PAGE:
The people of the US actually turn on more lights then they need and make there eyes worse from the glare. If you don’t believe me listen to this professor.
The UAF campus uses electricity. Some of the electricity is used to power fluorescent light bulbs which are much more efficient than incandescent bulbs but because they exist as a load in the power grid, use energy. How much energy is being used by these lights, is it more than is necessary, and how bright to classrooms and computer labs need to be? In 2010, UAF created its Office of Sustainability to utilize the $20 per student fee towards sustainable projects. The goal is to supply the necessary funds to make sustainable projects happen but the projects must be cost effective with realistic financial return periods. Although bright rooms are convenient, the UAF sustainability club should lobby the Chancellor and Facilities Services to implement a program that systematically removes bulbs from over-lit rooms because it will reduce the energy use of the UAF campus, make indoor conditions more comfortable, and save money.
The simplest way to reduce the energy use for lighting is to remove unnecessary bulbs. Before someone begins pulling random lights from their fixtures at will, some simple calculations can be done to get “back of the envelope” numbers for a cost-benefit analysis. The following calculations will use some simple energy units, the kilo-Watt (kW) and the kilo-Watt-hour (kWh). A kW is a measurement of Power and is defined as 1,000 joules per second, how quickly work is being done. A kWh is a measurement of energy, a fairly large amount of energy at that, being the amount of work by a one kW source for one hour. Electricity is sold in kWh, because it doesn’t matter how fast someone or something is using the electricity but how much of it they are using. Light intensity can be measured in lumens or foot-candles. A lumen is a measure of the power of light perceived by the human eye and the foot-candle can be considered as the amount of light falling on a surface, being defined as one lumen per square foot.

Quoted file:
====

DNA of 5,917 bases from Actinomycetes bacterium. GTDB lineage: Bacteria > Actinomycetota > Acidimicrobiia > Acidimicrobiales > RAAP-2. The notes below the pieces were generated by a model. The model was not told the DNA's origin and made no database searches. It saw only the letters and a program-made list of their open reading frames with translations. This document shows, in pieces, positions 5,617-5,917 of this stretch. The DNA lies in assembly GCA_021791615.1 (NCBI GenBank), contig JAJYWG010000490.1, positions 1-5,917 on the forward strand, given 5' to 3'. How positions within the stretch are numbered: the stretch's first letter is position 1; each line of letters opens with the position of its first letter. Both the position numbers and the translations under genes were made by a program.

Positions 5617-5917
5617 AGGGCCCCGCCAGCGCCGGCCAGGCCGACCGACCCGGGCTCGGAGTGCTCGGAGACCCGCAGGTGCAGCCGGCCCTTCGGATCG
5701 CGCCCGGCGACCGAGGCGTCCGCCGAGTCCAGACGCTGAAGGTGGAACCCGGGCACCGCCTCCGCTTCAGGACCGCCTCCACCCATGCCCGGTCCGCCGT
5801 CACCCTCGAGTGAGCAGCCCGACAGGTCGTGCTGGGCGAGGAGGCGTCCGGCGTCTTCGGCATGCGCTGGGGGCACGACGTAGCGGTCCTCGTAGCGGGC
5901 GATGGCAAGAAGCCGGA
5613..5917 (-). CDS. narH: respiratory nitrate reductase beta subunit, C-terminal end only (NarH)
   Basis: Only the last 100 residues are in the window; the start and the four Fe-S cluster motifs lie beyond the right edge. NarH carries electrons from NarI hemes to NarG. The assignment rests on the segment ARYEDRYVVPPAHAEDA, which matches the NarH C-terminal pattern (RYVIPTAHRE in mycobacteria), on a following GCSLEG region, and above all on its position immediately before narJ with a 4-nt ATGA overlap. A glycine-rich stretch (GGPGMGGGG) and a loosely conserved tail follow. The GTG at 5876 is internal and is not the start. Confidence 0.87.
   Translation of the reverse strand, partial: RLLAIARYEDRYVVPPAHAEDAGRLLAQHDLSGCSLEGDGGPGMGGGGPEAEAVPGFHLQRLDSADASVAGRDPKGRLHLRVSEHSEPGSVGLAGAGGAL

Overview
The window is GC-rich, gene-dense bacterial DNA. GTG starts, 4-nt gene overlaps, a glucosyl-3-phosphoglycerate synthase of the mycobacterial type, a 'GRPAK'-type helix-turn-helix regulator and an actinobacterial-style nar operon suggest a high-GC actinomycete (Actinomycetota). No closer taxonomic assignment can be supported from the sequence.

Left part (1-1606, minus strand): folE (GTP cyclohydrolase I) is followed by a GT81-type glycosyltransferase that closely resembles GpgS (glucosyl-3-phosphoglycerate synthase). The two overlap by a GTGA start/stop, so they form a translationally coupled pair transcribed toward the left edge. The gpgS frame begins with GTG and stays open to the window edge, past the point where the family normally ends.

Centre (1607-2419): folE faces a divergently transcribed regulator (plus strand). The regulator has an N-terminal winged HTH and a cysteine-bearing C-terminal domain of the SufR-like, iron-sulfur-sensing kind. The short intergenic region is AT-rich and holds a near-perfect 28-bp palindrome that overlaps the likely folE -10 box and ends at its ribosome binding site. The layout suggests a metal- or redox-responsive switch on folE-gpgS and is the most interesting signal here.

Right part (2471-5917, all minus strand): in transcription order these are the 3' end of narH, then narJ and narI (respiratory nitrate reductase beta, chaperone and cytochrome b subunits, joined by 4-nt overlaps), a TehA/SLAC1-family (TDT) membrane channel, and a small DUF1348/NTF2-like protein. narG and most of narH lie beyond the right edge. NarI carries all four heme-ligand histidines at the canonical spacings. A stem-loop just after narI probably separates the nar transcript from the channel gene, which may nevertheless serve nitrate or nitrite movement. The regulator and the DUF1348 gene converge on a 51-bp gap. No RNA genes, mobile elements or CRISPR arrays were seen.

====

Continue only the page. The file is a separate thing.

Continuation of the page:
The first thing to be determined is whether or not rooms are over lit. If they are, then energy is being wasted. The U.S. Occupational Safety and Health Administration (OSHA), recommends that in an office setting, the light intensity be between 20 and 50 foot-candles (OSHA). As I write this essay, I am sitting in the Students of Engineering Computer Lab (SOECAL) in Duckering. The room is quite bright and approximately 20 ft by 40 ft and holds 15 light fixtures, each containing three fluorescent bulbs. The bulbs are GE Ecolux Starcoat bulbs consuming 32 Watts and producing 2800 lumens a piece (light bulb). To determine if this particular room is over lit, the following calculation is made:
It appears that the SOECAL lab is over lit by three times the amount of recommended light for a work office, perhaps other similar classrooms and computer labs are as well. Since we can assume the SOECAL lab and many other rooms are over lit, it can also be determined how much energy is being wasted and how much it is costing. The following calculations are performed considering a single bulb for a single hour.
In the room where he is writing no less. More tomorrow.